The shop local movement had already started to gain some momentum during the drought and bushfire season. However, with borders remaining closed and people spending more time at home, it has continued to expand throughout Australian communities.
Increased Interested in Locally Made
Bernie Hughes, managing director of Nielsen’s Connect, stated in an interview that he believes consumers will develop a range of new shopping habits in the coming months because of the pandemic.
Mr Hughes reported that these new buying patterns suggest Australian consumers are becoming more intimately aware of the need to support local businesses and favour locally made products over imported overseas varieties. [*1]
The shop local trend hasn’t escaped the notice of eBay’s local managing director, Tim MacKinnon. Mr MacKinnon has already started laying the groundwork for the next crop of Australian entrepreneurs who will likely use eBay as a significant part of their marketing strategy.
A new “Australian Made on eBay” section has already been created on the platform. This speciality section filters Australian made products. It makes it more convenient for eBay shoppers to find Australian products, while allowing eBay to benefit from the growing interest consumers have in creating a more self-reliant national economy.
According to eBay, there has been a 57% annual increase in the sale of Australian Made brands from its 11 million-strong customer base. [*2]
Consumers Care More About Product Origin and Sustainability
The pandemic has made Australians more aware of the need for transitioning to a more sustainable economy that is not so easily influenced by global events like a pandemic.
During the current pandemic, there have been periods where shortages of staple foods and products became commonplace around the country. Financial challenges and unemployment are also continuing to have a profound influence on the Aussie lifestyle.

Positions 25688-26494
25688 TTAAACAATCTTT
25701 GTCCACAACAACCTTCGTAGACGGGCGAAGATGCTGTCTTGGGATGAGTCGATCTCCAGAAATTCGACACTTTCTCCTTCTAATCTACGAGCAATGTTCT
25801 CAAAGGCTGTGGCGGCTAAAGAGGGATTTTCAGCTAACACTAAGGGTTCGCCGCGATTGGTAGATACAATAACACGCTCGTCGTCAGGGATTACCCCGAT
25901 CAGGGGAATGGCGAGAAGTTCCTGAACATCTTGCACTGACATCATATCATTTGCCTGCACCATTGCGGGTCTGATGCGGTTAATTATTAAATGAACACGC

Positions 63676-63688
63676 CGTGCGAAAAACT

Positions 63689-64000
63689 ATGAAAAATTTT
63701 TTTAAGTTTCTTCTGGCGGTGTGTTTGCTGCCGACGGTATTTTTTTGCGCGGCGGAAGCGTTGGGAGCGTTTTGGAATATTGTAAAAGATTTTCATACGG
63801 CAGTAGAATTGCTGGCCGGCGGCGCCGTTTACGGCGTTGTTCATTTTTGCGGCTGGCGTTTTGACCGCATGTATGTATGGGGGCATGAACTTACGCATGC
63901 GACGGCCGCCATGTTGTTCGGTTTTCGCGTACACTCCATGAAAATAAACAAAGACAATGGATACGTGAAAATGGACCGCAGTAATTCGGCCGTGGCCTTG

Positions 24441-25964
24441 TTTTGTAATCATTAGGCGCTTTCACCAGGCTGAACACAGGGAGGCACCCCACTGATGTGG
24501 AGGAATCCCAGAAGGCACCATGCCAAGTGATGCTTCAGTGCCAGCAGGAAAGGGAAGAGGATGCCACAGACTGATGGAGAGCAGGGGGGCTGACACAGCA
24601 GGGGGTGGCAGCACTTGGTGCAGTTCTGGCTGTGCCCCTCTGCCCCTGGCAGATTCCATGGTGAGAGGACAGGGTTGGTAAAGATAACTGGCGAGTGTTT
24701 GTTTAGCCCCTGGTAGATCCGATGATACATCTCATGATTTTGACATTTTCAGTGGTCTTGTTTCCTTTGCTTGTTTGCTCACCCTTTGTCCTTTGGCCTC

Panic buying is on the decline, but other influences on food supply, such as supply chain disruptions, are also affecting food and staples supply. Inefficiencies in the processes, such as reliance on a just-in-time delivery system, especially from overseas markets, have also become glaringly apparent as manufacturers struggle to adapt to changing consumer needs and demands.
Just like they did during the great depression of the 1930s, families are learning to live more simply and are becoming more discerning about where they source their products. In a post-pandemic world, we can expect more Australians will have developed permanent shopping habits which lean towards supporting local businesses operating under sustainable business practices.
The Shift Towards Australian Made
The Australian Made initiative has been backing the Australian retail sector for decades, but the move towards supporting local manufacturing has taken on more importance because of the pandemic. The organisation has been quick to throw its weight behind renewed efforts into making Australians more aware of the consequences of their shopping habits.
Plus, there are hundreds of smaller manufacturers supporting consumers and businesses in all manner of products. From shoes and clothing to sheds and brooms, Australian manufacturers are ready, willing and able to support the local economy.
The global markets are changing, and many of Australia’s new shopping habits are likely to remain in place for many years, if not permanently. In this new environment, we look forward to seeing how both brands and retailers will adapt and develop in meeting the changes in consumer needs.